BYU chemistry professor trains police on critical thinking

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An undercover Provo Police officer protectively wields his weapon and crouches in a virtual scenario involving an armed, hostile man sitting in a truck. BYU professor Brian Woodfield plans to expand his training to include the VIRTRA 300 training system police use to prepare for real-life situations. (Jessica Olsen)

Provo Police Chief John King never planned on partnering with a chemistry professor to teach critical thinking courses. That is, until BYU’s Brian Woodfield approached King and asked if Woodfield could train Provo City Police.

The idea first came after Woodfield created virtual labs for his chemistry students at BYU, using highly sophisticated graphics that allowed students to participate in experiments and make mistakes without losing hours of work, as would happen in a real lab.

Woodfield, in the process of creating his virtual lab, learned how to teach critical thinking to his students. He is on the Provo Citizen’s Advisory Board, an organization which seeks to bring police and citizens together to discuss issues and make improvements. As part of his participation in this organization, Woodfield decided to approach King with this unique idea.

Woodfield explained that principles relating to “game world” from the virtual lab gave him the basis for the police training. Principles like “game challenge,” or the goal of a game, and “fear of failure,” or the cost of making a mistake in the game, were some of the influential concepts shaping Woodfield’s training.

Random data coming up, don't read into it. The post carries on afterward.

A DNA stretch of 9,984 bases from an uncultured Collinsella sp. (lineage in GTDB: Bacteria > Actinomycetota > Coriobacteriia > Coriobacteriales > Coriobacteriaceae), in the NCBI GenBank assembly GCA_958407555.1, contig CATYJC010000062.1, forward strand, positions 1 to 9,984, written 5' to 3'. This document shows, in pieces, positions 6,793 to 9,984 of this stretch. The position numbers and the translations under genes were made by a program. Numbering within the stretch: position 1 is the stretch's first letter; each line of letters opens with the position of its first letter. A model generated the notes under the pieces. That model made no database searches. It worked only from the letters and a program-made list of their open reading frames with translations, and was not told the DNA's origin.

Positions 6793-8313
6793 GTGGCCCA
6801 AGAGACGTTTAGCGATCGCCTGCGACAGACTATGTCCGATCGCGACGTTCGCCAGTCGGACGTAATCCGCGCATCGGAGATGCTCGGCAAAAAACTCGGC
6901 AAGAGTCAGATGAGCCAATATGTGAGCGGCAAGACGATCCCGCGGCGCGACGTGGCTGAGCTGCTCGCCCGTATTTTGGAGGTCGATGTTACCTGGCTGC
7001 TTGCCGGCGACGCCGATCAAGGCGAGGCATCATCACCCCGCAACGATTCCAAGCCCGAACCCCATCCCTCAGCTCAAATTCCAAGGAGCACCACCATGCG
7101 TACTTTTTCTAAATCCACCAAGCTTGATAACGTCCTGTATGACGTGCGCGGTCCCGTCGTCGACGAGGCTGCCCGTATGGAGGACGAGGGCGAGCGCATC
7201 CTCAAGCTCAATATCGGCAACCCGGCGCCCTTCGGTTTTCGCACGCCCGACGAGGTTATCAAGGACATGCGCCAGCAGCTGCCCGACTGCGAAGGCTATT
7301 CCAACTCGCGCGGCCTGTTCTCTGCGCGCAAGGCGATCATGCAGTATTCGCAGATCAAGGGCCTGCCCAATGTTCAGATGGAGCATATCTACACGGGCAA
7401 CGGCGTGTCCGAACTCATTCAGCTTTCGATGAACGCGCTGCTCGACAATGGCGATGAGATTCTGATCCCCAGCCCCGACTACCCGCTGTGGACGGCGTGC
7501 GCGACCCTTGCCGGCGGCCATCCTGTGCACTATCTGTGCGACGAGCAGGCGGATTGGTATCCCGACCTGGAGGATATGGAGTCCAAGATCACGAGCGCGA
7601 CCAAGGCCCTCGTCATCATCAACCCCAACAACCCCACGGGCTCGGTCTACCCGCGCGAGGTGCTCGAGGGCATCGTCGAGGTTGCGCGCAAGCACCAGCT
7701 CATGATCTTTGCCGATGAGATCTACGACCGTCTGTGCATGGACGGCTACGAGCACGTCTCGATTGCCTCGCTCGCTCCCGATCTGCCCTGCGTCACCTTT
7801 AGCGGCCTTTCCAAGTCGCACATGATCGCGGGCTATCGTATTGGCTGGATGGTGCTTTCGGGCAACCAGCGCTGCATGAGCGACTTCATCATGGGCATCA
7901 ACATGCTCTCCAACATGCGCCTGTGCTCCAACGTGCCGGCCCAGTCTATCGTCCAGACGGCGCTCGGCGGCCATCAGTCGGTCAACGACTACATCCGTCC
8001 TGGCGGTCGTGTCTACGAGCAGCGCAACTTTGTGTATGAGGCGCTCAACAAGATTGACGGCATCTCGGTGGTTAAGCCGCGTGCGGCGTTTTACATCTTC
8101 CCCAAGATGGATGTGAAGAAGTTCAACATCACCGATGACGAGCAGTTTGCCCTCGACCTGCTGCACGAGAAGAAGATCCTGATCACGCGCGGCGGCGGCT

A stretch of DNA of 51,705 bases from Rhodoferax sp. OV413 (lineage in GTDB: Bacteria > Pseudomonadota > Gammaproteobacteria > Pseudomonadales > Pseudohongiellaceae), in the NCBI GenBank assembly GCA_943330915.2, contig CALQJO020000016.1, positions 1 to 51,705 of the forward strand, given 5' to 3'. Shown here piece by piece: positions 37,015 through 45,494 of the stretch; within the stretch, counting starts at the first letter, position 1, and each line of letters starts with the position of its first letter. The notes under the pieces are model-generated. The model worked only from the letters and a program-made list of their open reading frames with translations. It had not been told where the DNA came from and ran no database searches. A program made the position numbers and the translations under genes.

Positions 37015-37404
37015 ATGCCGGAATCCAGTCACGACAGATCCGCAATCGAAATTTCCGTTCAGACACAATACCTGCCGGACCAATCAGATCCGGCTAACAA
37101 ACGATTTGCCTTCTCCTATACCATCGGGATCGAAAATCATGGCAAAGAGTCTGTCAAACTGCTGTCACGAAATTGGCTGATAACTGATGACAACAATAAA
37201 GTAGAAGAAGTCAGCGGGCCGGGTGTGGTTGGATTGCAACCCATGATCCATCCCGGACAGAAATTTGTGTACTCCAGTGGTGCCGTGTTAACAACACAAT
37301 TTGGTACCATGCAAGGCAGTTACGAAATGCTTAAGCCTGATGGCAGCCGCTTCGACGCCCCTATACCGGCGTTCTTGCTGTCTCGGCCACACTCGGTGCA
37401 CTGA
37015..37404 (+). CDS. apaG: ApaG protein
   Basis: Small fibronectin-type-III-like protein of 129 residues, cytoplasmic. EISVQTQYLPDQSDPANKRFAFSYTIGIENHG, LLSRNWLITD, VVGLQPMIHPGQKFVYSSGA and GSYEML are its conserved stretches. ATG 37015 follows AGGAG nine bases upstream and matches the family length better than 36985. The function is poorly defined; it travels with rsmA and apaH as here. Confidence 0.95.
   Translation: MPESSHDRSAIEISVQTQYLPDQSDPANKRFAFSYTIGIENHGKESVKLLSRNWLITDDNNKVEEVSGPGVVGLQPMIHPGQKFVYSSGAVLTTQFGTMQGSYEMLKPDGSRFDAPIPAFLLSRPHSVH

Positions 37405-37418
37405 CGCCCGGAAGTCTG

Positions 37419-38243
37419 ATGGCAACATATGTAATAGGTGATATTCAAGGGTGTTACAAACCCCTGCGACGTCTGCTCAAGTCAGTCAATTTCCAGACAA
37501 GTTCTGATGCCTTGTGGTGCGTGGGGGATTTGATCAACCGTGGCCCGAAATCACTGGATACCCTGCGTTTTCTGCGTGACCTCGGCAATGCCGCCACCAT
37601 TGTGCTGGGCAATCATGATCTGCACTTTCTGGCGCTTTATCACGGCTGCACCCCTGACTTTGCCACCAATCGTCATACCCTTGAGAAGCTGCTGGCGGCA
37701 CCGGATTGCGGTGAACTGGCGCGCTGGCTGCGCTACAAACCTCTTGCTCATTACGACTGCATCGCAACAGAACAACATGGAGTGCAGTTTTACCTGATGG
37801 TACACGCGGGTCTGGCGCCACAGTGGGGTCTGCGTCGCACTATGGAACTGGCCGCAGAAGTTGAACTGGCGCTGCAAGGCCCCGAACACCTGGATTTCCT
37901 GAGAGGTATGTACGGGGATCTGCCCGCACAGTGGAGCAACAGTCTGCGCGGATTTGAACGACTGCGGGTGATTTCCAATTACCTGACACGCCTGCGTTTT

The chemistry professor offered to teach these principles to the police, and King said yes.

Woodfield emphasized the need for officers to adapt to their surroundings. Based on Woodfield’s training, King wrote down a mental checklist he goes through when he gets a dispatch.

Create a mental model

The mental model is the initial information given to an officer through a dispatch or call. Woodfield said officers should come in with a mental model of the situation.

Think of a specific goal

Woodfield trains police to focus on going into a scene with a specific goal and to avoid simply reacting to the situation. King said the goal is simply to stop any threat and create peace.

Evaluate and adapt

King said when police respond to a 9-1-1 call, they are given a specific set of facts. Officers need to go into the situation, King said, aware they are receiving only one person’s perception of the crisis. Officers may need to adjust to new facts as they come.

Analyze what tools are available

These tools include more than just what’s on a police officer’s tool belt. The tools available also encompass the communication skills of an officer or an officer’s physical presence. If use of force is needed, police officers have a host of nonlethal tools available to them besides a gun, including a baton or Taser.